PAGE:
Robert Tanitch reviews Shakespeare’s the Taming of the Shrew on line.

Robert Tanitch reviews Shakespeare’s the Taming of the Shrew on line.

Whenever Shakespeare’s farce is performed it invariably gets a bad press and not just from feminists. Political correctness has kept the play off the stage in North America.

What is your attitude toward a man who describes his wife as his goods, chattels, house, household stuff, filed, barn, horse, ox, ass and thinks he can do anything he likes with her?

Petruchio (“I am rough and woo not like a babe”) claims that the awful things he does are all done in reverend care of Kate when everybody knows that he married her only for her dowry

He’s more shrew than she is.

Chris Abraham did something very unusual when he directed the play at Festival Theatre, Stratford, Ontario, Canada in 2015. He directed this crude brutal farce for what it is and he made no attempt to make it more palatable by making concessions to a 21st century’s audience’s sensibilities.

One way to make the farce work today is for the actors to make it absolutely clear to the audience that they are watching a farce which is being put on to entertain a drunken tinker.

This Abraham does by keeping the Induction (which is often cut) in and adding his own dialogue. Another way to make the farce more palatable is to make it clear from the very first moment they meet that Kate and Petruchio are sexually attracted to each other.


That does not happen here between Deborah Hay and Ben Carlson; but they do (from an actor’s point of view) have an enjoyable rough and tumble all over the floor which ends with Kate the victor and Petruchio’s head between her scissor- like legs.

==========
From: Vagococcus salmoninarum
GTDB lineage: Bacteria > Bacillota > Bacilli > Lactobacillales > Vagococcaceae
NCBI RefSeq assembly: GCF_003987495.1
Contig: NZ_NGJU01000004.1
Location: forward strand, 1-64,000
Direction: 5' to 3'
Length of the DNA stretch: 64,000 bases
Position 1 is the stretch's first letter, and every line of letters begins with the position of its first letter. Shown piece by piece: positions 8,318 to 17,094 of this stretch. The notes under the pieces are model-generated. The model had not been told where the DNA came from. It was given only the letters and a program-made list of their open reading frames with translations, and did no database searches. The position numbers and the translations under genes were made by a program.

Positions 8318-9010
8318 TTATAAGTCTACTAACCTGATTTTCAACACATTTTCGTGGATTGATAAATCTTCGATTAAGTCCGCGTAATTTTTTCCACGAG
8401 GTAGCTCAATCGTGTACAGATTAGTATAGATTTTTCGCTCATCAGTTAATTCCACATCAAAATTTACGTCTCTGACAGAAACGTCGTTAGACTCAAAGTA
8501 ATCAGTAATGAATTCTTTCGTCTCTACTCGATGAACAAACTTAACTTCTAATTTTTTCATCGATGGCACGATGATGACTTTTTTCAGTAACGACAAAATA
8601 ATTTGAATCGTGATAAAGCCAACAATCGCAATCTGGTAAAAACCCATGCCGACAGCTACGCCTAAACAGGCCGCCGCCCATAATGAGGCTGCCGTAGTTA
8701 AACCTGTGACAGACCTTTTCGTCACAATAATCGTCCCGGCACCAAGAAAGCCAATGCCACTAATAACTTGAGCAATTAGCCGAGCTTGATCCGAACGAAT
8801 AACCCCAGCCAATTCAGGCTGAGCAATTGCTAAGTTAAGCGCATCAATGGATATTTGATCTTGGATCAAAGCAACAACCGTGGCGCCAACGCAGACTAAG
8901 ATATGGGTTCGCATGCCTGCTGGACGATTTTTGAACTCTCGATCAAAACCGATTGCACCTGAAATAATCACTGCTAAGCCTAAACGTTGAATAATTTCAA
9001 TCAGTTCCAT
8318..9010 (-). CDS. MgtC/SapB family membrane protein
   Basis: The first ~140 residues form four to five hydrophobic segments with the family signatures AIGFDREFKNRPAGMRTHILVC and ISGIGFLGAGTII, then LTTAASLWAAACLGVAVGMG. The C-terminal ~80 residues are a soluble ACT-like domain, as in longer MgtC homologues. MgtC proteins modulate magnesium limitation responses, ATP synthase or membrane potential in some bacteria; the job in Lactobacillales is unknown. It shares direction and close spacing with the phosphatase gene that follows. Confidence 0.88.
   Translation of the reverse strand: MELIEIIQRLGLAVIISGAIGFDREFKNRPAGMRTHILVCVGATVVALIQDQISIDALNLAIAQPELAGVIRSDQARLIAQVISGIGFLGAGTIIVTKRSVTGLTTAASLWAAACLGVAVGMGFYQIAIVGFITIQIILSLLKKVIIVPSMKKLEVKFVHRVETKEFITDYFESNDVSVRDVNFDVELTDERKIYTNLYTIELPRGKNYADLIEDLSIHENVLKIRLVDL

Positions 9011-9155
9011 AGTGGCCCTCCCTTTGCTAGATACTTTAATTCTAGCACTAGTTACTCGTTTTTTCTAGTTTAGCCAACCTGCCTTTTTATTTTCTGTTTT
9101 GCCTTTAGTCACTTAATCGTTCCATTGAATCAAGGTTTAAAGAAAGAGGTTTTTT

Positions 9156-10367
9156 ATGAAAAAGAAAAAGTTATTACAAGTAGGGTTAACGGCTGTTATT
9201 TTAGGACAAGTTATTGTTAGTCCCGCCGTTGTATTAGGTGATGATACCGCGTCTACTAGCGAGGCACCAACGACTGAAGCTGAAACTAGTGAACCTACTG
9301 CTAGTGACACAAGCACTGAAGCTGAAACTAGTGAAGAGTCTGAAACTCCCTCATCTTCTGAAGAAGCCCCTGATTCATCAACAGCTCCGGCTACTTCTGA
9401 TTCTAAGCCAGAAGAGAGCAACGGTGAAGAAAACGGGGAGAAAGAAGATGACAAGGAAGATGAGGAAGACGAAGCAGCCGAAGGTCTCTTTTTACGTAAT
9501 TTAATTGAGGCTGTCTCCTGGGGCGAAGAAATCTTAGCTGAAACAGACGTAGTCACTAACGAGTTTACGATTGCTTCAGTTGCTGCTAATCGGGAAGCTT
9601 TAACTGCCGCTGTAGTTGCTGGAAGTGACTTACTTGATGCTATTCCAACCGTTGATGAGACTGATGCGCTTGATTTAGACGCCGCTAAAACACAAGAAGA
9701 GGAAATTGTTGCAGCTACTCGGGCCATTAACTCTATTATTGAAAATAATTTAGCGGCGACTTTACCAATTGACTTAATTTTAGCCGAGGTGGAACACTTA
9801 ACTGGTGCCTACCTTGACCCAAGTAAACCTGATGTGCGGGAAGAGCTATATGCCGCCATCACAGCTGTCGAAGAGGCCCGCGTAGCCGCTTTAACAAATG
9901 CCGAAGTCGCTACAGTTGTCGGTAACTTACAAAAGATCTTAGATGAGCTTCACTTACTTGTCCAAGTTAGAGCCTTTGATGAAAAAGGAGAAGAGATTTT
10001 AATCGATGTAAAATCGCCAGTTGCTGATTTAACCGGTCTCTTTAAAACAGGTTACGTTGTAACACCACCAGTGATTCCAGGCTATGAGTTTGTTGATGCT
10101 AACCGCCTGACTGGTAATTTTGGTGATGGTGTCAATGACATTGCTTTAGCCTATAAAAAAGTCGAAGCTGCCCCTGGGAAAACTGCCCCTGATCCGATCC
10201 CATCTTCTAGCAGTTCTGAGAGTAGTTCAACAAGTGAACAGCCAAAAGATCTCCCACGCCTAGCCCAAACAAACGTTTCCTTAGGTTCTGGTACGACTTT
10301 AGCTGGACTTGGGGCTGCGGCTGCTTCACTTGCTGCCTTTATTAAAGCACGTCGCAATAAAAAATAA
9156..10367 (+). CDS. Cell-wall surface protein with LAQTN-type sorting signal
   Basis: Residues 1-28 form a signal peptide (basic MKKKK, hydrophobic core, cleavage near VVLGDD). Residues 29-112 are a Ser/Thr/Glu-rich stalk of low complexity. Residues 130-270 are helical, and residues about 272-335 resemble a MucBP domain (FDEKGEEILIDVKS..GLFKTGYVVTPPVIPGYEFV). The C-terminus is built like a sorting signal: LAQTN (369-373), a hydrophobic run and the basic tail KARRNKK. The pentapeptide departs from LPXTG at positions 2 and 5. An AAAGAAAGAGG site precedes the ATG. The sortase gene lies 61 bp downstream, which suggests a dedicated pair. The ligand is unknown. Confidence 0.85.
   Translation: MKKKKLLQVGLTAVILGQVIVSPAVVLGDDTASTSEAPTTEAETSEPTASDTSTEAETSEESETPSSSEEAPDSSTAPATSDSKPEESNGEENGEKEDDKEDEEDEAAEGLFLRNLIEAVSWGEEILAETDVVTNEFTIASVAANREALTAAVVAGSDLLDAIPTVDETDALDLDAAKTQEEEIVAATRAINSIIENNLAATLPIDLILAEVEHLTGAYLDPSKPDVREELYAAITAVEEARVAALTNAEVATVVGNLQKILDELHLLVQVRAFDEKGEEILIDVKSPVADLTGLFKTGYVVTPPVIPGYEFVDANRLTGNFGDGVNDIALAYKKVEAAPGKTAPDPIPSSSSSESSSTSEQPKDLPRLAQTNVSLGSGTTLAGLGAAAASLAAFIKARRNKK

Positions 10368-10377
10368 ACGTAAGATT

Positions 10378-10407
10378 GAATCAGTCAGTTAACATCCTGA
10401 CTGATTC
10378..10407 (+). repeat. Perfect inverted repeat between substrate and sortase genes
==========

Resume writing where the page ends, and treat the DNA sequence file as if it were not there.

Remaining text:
Abraham plays up the farce all the time even when the taming gets very nasty. There is nothing funny about starving Kate, not letting her sleep, and constantly humiliating her in front of the servants and visitors.

When we get to the scene when Petruchio forces Kate to say the sun is the moon, the scene is usually a major turning point in their relationship. Not here. She only pretends to enjoy his unfunny joke so that they can continue their journey.

In the final scene, when Kate is commanded by Petruchio to come to the dinner table, she usually comes because she now loves him. Not here. She comes only because she is commanded. That is what wives did; and not only in the Elizabethan age.

In the final infamous speech (“Thy husband is thy lord, thy life, thy keeper”) Kate says she is “ashamed women are so simple as to offer war when they should kneel for peace or seek for rule supremacy and sway when they are born to serve, love and obey.”

Most actors these days deliver the long speech with a wink to the audience, making it clear that they are not being serious and that they are being wittily ironic.

Not here. Deborah Hay delivers the whole speech with the utmost sincerity. The #MeToo Movement will be up in arms.

There is no magic transformation from headstrong shrew to loving wife.

This marriage does not bode peace and a quiet life. At best it will be like it was for Elizabeth Taylor and Richard Burton when they played Kate and Petruchio in Franco Zeffirelli’s film in 1973, tempestuous on screen and off.

I have been very impressed with the standards of the productions I have seen on line performed by Festival Theatre, Stratford, Ontario, Canada. Do go to their website and check what other of Shakespeare’s plays are available now and for free by following this link.

To learn more about Robert Tanitch and his reviews, click here to go to his website Robert Tanitch Logo